The History of Coffee

Today on the blog we are talking about the history of coffee. National Coffee Day is September 29.  As you drink your coffee on National Coffee Day or any other day, it’s nice to reflect that what was once a drink of rulers has become available to everyone.

Satan and the Pope

First, it had to become acceptable to Christians, as the drink was invented by Moslems. Priests appealed to Pope Clement VIII (1535-1605) to have the drink forbidden as an invention of Satan. The Pope allegedly stated, after his first cup of coffee, “Why, this Satan’s drink is so delicious that it would be a pity to let the infidels have exclusive use of it. We shall fool Satan by baptizing it, and making it a truly Christian beverage.”

The Big Steal

At that time, it was available only in the Arabian Peninsula and Europe. In 1714 King Louis XV received a healthy descendent of the original tree from Java. The king’s servants developed the first greenhouse in Europe to source the king’s beans. In 1720 Gabriel Mathieu de Clieu stole cuttings from a coffee tree in the king’s greenhouse and planted them in French Martinique. Eventually, 90% of the world’s coffee descended from those cuttings.

The History of Coffee
The King’s Coffee Greenhouse

As a major port city for the French, much of that Martinique coffee likely made its way here. It was an expensive import, possibly only available to rulers and the wealthy. Coffee was one of the luxuries that caused Spanish Governor Esteban Rodriguez Miro (1782-1791) to go into debt.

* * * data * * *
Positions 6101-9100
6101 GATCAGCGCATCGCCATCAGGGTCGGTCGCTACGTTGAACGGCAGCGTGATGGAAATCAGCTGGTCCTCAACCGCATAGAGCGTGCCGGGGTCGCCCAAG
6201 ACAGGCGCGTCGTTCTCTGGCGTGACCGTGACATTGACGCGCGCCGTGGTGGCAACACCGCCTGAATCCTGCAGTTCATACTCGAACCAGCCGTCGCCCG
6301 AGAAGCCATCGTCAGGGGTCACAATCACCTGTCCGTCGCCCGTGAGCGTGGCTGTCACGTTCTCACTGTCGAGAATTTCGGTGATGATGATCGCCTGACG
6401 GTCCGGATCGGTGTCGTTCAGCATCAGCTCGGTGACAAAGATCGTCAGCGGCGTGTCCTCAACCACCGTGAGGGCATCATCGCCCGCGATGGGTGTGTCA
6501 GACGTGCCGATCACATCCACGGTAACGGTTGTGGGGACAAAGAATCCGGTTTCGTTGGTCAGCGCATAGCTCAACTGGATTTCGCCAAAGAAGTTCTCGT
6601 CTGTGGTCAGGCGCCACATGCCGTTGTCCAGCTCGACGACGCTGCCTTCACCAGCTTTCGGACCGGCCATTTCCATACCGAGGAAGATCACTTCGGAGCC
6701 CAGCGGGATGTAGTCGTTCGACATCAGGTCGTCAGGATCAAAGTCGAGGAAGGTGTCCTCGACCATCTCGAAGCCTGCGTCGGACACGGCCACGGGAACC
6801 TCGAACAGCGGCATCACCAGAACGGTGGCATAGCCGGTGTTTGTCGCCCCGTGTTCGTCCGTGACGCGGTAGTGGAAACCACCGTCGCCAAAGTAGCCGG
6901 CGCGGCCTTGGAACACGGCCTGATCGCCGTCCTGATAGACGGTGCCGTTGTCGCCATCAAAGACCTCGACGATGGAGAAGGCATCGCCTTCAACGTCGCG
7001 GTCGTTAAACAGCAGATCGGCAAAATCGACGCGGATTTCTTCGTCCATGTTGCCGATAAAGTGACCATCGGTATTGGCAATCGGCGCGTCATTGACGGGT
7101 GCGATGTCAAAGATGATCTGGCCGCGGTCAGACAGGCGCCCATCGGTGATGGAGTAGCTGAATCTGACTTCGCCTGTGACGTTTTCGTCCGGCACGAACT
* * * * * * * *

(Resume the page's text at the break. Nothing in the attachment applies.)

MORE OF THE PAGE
Famous Patrons

A ruler’s love of coffee predates Governor Miro and King Louis XV. Frederick the Great of Prussia imposed heavy taxes on coffee because he thought it a luxury that the masses did not deserve. Of course, he brewed his with champagne instead of water. After them, Napolean Bonaparte had a passion for coffee. Records show he drank coffee each evening on his voyage to Elba. He also drank coffee on St. Helena. Luckily for him, coffee plants brought from Yemen were flourishing. And luckily for us, the New Orleans port brings in more coffee than any other port in the world except for Brussels. No longer such a luxury, we are able to share in the delicious “Satan’s drink.”

The History of Coffee
New Orleans Coffee, A Rich History

Taken from New Orleans Coffee: A Rich History by Suzanne Stone with collaboration from David Feldman. Suzanne leads The Savvy Native’s Fascinatin’ Rhythm and Fascinatin’ Women and Jewish New Orleans tours. David leads our Lee Harvey Oswald and the JFK Conspiracy and Mafia, Murder, Sex and All That Jazz tours.

The Savvy Native is a group of experienced local tour guides who were either born in New Orleans or wish they had been.

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